Another issue was that the training room that I was assigned and that I wanted to get in early to set up was in use the day previous.

So making the best of the chaos, I travelled down with my colleague and attended the first part of the Forum.  There were a pile of work friends from various departments and locations that I got to see again.

Our regional head delivered a welcome address and expressed interest in attending the SMART Board workshop.  <gulp!>  Fortunately, her schedule was too full to allow it, but I had a momentary wiggins 🙂

One of my training team colleagues did a presentation on creating a quality monitoring program.  She’d been called in at the last minute when the original presenter was unable to attend.

Finally, at the end of the day, I got into the training room, hooked up my computer, and tested the SMART Board out.  Joy.  Everything was working.  Linda and I started to go through the workshop and had to finish off our mini-run through the next morning, as the training rooms were being locked down for the night.

Ultimately, all went well, and I ended up having a great time.  I went out with all of my work friends and caught a couple of great presentations, on training in a multi-generational environment and on managing transitions (another course that I will be delivering at some point in the future).

Now I’m in recovery 🙂

On taking breaks and lunches

One of the other things that came out of my team’s in-person meeting was that we all need to take care of ourselves.  A former member of the team, who’d left it prior to my coming on-board in May, had passed away in the summer at the young age of 51.

So we were all encouraged to take our lunches and breaks, and to take care of ourselves.

I have to confess that I haven’t taken more than a handful of legitimate lunches or breaks since starting with the team.  I tend to take on too much.  I know this about myself, but when I have something that I’m interested in, I can’t help myself.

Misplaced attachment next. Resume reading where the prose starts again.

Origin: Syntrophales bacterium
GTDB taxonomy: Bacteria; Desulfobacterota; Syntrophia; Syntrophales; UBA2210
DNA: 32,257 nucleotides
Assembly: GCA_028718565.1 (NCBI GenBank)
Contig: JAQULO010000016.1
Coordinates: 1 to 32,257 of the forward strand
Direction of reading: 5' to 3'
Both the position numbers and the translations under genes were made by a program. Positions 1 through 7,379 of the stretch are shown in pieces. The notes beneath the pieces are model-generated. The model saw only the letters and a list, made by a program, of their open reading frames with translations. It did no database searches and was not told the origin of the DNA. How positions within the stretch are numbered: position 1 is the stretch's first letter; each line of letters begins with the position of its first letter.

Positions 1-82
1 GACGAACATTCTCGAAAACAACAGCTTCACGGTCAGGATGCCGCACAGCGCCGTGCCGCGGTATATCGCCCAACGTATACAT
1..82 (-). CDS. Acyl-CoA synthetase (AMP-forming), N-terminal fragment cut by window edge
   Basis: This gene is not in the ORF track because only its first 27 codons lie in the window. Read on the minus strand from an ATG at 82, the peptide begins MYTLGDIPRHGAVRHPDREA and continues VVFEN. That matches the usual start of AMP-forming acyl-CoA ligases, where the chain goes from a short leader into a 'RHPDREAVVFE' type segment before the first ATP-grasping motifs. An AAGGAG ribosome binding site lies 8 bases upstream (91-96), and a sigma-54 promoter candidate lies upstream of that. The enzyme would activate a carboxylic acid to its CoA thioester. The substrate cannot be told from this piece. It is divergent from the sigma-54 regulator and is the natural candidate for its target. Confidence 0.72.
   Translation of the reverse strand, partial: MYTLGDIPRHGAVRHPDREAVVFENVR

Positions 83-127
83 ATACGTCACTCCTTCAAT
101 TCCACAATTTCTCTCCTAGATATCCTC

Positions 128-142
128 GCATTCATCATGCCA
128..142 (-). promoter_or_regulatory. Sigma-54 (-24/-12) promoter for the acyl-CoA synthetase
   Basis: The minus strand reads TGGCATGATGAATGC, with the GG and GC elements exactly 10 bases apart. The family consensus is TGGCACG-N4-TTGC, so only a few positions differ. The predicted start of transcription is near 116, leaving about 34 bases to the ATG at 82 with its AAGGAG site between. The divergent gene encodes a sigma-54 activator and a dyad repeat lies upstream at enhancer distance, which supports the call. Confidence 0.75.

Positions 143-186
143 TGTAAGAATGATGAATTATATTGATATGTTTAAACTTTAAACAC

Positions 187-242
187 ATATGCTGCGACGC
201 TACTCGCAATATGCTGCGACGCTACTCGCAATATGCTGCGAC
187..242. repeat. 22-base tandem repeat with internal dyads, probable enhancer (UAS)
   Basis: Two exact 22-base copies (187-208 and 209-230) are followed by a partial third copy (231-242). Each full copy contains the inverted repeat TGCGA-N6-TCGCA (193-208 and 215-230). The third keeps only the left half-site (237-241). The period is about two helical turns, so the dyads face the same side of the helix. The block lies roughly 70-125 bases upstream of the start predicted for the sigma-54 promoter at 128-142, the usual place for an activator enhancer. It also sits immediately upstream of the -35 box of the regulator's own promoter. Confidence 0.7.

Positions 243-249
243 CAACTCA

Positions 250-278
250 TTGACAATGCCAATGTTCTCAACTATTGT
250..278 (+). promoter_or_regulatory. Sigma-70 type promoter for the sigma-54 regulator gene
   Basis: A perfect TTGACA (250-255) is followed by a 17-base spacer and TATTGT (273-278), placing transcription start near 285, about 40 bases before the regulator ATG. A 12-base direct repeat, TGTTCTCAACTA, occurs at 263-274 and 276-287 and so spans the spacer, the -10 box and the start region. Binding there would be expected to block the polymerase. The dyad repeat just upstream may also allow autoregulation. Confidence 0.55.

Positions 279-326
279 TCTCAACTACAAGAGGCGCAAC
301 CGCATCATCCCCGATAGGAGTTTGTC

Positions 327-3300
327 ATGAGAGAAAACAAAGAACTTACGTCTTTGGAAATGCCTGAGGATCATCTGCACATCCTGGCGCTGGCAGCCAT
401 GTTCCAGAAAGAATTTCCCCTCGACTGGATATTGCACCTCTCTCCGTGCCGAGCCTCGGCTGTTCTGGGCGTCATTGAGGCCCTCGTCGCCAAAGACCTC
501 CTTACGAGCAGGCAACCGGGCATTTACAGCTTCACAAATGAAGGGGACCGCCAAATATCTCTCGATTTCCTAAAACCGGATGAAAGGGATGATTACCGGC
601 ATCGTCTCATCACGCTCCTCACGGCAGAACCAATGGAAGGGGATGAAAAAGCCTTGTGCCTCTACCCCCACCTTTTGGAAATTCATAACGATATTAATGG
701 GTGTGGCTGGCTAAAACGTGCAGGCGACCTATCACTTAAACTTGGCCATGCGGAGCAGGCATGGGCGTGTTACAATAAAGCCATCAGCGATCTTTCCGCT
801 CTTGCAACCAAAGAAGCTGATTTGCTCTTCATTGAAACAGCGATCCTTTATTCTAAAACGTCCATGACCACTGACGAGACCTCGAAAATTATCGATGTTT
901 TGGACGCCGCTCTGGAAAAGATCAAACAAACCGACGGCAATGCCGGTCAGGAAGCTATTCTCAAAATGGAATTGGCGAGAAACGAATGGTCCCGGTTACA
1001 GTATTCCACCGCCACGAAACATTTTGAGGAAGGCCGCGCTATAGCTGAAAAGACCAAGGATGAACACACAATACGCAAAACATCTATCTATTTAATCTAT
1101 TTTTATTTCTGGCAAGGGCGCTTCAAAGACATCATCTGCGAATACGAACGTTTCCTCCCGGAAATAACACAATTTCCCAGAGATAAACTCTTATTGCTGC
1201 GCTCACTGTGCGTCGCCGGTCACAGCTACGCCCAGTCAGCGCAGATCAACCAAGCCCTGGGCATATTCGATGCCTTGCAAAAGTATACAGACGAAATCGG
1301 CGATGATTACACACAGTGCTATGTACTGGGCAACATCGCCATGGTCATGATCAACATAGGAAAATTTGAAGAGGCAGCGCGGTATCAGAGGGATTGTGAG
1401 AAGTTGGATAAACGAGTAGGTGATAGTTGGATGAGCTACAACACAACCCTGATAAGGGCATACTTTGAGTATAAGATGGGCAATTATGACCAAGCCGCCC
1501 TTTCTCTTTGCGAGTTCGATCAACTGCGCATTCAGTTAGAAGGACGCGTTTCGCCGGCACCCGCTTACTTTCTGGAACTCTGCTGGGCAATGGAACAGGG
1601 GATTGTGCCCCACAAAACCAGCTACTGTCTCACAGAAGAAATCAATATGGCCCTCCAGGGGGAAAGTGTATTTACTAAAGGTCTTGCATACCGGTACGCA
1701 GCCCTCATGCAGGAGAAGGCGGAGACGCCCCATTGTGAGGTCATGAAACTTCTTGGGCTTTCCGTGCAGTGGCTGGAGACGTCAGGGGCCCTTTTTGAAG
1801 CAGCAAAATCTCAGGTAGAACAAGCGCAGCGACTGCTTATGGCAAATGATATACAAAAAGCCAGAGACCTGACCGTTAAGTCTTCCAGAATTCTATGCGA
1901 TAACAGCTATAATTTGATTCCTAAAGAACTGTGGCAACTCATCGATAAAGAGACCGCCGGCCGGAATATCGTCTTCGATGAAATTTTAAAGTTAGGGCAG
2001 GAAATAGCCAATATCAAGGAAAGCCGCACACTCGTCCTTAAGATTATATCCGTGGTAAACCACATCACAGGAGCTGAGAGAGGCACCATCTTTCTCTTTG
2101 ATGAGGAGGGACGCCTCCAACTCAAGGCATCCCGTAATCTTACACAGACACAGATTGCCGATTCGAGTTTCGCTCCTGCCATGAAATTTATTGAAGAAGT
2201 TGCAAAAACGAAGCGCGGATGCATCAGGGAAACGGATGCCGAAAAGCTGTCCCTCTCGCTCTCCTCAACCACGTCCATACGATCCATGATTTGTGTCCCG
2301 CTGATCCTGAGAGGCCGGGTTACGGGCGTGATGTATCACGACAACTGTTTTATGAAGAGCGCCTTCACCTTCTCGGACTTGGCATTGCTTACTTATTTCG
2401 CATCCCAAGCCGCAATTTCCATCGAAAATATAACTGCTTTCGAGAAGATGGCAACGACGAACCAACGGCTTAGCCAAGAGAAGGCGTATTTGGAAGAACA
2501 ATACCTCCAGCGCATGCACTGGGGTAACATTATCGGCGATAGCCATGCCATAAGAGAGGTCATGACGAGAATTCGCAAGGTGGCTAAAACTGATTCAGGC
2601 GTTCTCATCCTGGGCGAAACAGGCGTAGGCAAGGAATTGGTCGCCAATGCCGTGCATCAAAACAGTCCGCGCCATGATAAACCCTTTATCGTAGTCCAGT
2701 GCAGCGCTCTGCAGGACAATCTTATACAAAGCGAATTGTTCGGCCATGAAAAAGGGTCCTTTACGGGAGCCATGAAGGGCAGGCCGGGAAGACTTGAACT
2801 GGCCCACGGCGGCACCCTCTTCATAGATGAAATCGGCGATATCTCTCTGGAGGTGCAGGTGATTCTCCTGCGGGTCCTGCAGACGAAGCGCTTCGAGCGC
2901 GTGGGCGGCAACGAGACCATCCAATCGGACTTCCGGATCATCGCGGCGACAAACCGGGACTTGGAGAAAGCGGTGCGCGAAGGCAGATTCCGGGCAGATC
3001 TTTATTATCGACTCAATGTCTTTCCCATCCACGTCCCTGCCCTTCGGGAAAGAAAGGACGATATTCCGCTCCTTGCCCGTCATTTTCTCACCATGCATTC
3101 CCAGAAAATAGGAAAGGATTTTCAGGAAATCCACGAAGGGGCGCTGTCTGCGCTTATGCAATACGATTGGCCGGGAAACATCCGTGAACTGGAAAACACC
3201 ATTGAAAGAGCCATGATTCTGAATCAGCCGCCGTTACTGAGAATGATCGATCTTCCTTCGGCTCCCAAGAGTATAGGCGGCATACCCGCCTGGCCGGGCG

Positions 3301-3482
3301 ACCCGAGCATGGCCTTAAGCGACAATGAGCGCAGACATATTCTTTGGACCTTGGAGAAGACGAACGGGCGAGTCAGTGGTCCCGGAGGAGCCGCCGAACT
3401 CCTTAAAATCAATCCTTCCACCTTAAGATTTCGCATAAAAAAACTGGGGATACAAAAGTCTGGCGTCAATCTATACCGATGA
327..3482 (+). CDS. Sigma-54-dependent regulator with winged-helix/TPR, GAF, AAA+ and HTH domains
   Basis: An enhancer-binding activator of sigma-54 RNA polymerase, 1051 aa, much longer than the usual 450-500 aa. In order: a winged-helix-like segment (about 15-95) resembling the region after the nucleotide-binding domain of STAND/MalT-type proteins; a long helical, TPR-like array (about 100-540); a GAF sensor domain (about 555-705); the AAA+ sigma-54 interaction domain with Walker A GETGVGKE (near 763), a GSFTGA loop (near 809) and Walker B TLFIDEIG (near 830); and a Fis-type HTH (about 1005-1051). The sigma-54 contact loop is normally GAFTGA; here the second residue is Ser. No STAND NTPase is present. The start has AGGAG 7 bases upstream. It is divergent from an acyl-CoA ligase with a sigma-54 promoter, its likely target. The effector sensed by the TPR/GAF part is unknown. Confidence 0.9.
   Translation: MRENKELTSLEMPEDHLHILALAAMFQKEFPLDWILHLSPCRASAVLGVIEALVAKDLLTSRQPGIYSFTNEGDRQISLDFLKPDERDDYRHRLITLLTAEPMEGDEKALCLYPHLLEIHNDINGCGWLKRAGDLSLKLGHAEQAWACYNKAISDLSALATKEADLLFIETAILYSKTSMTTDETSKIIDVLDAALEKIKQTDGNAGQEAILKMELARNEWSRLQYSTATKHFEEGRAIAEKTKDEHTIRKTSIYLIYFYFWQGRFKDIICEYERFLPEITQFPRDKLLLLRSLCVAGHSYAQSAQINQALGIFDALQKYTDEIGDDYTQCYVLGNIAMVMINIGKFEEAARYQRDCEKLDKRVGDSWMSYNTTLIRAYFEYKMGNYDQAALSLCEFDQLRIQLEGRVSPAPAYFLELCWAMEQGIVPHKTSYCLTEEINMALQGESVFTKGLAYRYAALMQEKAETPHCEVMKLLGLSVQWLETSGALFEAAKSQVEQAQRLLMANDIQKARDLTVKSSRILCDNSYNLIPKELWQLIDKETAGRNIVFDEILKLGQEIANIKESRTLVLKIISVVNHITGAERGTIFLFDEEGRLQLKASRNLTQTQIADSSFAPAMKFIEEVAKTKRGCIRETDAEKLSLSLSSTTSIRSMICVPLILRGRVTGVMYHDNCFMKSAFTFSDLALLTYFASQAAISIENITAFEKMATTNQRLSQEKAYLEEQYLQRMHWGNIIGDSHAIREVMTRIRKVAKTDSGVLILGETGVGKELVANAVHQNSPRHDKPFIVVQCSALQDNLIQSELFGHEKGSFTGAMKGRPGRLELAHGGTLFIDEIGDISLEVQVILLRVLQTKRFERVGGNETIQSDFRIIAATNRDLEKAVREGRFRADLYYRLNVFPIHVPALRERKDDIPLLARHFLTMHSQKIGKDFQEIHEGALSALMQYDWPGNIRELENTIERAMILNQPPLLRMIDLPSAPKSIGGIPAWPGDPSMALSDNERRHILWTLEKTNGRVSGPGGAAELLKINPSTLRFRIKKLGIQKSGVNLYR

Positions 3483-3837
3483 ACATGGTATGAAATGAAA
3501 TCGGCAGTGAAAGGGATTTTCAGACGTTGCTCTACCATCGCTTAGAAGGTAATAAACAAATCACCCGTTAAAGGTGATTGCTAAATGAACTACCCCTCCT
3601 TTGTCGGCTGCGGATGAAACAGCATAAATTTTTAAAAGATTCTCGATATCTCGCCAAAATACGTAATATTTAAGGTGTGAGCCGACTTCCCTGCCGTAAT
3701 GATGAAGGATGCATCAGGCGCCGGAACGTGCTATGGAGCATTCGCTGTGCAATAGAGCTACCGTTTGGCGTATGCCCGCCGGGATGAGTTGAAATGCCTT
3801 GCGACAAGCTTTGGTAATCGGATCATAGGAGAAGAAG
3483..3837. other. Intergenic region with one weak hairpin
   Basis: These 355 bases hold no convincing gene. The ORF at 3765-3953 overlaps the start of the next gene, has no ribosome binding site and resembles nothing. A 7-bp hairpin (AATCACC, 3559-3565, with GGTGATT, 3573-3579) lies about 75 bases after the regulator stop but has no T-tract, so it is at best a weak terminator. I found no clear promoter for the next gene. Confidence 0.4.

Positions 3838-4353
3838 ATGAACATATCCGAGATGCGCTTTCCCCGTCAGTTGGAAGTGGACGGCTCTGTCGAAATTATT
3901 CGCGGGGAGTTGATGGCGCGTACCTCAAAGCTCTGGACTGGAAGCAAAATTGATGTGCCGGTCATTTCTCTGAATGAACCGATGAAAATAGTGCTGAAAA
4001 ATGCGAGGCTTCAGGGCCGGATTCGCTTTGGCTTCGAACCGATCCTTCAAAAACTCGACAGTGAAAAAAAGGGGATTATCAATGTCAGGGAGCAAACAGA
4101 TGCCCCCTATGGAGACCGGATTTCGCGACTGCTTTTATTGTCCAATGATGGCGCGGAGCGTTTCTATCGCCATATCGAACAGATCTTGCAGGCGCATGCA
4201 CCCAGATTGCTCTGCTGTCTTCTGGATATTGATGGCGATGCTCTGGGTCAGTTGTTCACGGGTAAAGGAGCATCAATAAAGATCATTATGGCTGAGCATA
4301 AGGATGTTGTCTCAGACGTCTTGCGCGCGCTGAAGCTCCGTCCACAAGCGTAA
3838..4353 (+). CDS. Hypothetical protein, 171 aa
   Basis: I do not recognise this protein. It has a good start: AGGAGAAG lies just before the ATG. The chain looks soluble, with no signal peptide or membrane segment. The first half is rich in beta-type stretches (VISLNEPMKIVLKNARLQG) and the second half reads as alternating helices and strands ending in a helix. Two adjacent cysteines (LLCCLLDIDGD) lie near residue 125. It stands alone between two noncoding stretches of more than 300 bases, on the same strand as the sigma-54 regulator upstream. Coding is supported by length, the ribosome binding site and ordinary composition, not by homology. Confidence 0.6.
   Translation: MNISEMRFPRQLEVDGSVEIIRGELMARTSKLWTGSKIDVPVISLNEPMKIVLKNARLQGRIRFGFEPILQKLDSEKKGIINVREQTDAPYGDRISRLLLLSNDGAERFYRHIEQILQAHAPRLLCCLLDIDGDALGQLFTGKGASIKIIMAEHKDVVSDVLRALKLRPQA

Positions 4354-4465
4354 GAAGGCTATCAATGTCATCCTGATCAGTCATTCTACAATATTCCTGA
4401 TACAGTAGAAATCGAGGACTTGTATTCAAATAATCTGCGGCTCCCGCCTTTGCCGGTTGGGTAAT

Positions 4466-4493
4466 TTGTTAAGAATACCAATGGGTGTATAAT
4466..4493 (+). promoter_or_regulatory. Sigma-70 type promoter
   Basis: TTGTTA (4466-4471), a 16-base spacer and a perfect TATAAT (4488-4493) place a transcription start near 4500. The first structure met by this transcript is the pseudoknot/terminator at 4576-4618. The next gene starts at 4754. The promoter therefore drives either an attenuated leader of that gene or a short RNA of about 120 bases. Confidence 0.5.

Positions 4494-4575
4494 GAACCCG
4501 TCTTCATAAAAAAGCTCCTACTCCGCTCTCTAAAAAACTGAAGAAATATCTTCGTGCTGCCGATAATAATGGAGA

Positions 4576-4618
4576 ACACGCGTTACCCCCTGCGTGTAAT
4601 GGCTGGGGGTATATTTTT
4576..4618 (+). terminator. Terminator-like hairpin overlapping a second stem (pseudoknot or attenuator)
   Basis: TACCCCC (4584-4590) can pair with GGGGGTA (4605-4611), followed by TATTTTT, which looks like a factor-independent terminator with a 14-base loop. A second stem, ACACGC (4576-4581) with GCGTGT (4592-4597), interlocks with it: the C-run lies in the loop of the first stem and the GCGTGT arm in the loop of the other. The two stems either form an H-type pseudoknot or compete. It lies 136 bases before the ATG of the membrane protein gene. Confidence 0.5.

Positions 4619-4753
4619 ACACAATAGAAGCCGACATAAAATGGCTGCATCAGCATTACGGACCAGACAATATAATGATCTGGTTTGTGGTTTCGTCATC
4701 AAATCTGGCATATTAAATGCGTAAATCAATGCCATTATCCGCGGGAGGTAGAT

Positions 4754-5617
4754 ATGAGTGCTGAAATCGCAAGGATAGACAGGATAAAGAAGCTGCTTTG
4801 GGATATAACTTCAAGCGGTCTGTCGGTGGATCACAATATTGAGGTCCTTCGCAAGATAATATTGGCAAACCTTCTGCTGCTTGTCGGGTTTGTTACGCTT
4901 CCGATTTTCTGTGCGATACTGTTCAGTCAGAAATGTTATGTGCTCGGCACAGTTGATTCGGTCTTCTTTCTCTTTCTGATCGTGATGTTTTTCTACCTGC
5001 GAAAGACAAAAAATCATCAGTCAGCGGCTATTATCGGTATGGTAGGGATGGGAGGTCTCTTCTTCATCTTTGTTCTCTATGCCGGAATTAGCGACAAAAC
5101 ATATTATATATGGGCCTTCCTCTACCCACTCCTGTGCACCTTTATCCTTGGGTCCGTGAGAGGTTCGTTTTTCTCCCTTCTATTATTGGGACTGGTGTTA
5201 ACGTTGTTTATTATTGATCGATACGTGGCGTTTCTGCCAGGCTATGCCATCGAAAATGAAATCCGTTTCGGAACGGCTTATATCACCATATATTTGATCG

Unfortunately, the things I’m interested in are not the kinds of things anyone else shares a passion for.  So I end up being a niche specialist because no one else has the time or aptitude to take up the torch.

I’ll have to let you know how my quest for personal time and balance at work goes.

The Learning Mutt has a couple of weeks at home before she’s on the road again, and hopefully for the last time this year …  I can dream, and whuffle in my sleep 😉

Three bits of Writerly Goodness in October 2012

I’ve been on the road quite a bit this month.  Specifically, from Oct. 16-18, 24-28, and 29-31.  So I hope you’ll forgive the lack of posting.  I did warn you 🙂 Normally, blogging while I’m away isn’t a huge problem, but recently, I’ve been travelling so much that I’m plain exhausted.

I think the cold I caught Thanksgiving Day (here in Canada) is finally going away, but the fact that I got sick at all (first virus in two years) tells me that I’m overdoing it.

So here is the first of two catch-up posts for the month of October.  Tomorrow, I’ll blog on various things that have been happening on the learning mutt side of my life.

We Grow Media’s “Build Your Author Platform” course

I signed up for this in September, having missed the course earlier in the year.  Knowing what a busy few months I’d have ahead of me, I probably should have waited until the next one, but it doesn’t look like things will get much better at work, so ultimately, there was no time like the present … then.

Dan Blank’s course was enlightening with respect to narrowing focus, targeting our ideal audience, and making use of tools like Google Analytics.  The weekly insider calls were productive and encouraged community building within the course.  Unfortunately, these and the specialist calls took place during the day and I couldn’t take part in most of them.

They were recorded, however, and so even though I couldn’t participate in them, I could still reap the benefits of the calls with Joanna Penn, Joel Friedlander, Jeff Goins, and Jane Friedman.  Those calls were worth the cost of the course alone.